In a significant shift away from Microsoft,
Netscape has allied with Hewlett-Packard (HP) and Cisco Systems to win a
bid for infrastructure support for Telstra Big Pond, one of the largest
ISPs in Australia.
The joint contract means the three vendors will provide support for
Australian telecommunications company Telstra’s Big Pond Internet and e-mail
Under the deal, Netscape’s Mission Control, Directory Server and Messaging
Server products will provide directory, security and administration
The win for Netscape is surprising, given that Telstra has a long history
of Microsoft alliances, including a 40,000-seat roll-out of Internet
Explorer 4.0 last year.
However, Telstra Big Pond has come under fire over the past year for one or
two embarrassing systems crashes, which were blamed by the media on Windows
NT-based mail servers.
The new system, planned for early 1999, is “more than just bells and
whistles,” maintained Phil Sykes, national general manager of Internet and
IT products for Network Technology Group and Multimedia (NTG&M), Telstra’s
business unit. “There are definite business advantages,” he said.
These advantages include reduced service disruption to customers and
greater reliability for business mail users, Sykes said, to head off Big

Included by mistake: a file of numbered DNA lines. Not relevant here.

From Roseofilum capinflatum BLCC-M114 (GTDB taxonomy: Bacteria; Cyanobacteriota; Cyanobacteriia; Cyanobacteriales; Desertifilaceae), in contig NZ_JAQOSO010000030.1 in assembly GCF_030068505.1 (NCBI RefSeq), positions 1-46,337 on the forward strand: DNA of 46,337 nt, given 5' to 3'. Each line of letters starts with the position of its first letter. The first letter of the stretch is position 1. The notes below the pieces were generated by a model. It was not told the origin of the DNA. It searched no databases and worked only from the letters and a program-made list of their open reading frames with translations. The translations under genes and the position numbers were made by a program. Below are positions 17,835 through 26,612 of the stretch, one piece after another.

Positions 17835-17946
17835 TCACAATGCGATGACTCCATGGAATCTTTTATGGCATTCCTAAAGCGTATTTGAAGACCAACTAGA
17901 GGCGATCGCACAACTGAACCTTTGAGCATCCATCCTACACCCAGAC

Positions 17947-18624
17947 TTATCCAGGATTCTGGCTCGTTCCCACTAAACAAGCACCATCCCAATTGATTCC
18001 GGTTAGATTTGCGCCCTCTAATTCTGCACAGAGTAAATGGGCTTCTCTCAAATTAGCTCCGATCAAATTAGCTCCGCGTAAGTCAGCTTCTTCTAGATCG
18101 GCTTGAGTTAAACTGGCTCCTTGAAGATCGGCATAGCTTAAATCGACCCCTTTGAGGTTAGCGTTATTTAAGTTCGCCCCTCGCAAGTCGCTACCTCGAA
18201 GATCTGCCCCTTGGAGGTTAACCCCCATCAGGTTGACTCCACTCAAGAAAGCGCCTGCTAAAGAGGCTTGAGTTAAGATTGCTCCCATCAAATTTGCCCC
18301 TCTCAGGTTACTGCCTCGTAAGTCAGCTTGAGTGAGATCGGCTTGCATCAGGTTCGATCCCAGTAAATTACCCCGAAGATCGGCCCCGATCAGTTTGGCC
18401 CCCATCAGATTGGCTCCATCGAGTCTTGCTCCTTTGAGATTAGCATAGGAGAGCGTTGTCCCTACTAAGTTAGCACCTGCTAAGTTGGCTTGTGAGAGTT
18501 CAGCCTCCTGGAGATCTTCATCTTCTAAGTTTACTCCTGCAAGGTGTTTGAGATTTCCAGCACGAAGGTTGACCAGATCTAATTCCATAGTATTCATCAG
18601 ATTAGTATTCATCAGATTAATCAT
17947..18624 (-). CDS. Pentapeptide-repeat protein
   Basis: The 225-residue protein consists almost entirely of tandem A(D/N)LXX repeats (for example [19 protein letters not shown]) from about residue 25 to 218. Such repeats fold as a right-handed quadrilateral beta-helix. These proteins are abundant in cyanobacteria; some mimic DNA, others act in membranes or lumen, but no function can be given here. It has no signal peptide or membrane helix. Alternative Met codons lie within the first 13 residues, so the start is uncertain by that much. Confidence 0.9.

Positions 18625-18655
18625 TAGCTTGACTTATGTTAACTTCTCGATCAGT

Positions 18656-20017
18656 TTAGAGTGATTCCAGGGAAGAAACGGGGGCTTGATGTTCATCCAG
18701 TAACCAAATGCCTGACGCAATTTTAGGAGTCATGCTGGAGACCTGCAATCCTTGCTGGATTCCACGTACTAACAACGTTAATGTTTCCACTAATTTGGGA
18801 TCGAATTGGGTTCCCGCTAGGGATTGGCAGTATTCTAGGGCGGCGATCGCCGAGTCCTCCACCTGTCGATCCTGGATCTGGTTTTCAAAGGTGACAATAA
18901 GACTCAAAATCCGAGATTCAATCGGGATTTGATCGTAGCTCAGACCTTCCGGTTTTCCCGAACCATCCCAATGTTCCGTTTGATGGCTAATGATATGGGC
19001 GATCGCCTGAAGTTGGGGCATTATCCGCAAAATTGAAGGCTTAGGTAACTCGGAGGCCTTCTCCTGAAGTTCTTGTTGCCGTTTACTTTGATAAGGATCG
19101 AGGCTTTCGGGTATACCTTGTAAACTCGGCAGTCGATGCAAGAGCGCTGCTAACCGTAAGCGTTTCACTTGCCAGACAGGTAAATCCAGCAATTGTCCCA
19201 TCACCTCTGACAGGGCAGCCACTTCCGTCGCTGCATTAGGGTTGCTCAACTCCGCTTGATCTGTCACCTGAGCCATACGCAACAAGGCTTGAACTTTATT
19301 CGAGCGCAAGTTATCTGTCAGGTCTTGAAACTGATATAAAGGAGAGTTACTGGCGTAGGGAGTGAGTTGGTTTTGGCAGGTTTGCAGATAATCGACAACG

Pond’s burgeoning growth rate before it outstrips its parent telco’s
Internet service capabilities.
Rob Stewart, managing director of Netscape Australia and New Zealand, was
“more than a little delighted,” by the contract. “It signals to the industry
that Netscape has stepped up to the high end of e-mail implementation with a
robust, scalable solution,” Stewart said.
The system will allow Telstra to deliver more cost-effective support and
scale quickly for the “millions of customers on the cards,” said Sykes.
He added that Netscape’s server will replace the current NTMail in a
“strategic decision” to increase the “integrity” and centralised control of
Big Pond’s online services.
Sykes said that Telstra chose HP because of its proven integration
support, and that Telstra’s teaming up with Netscape reflected its
eagerness to target the same business and residential customers as e-mail
grows in popularity as a communication tool. He believed the deal would
raise the availability of Big Pond’s service and lower operational and
mailbox licensing costs.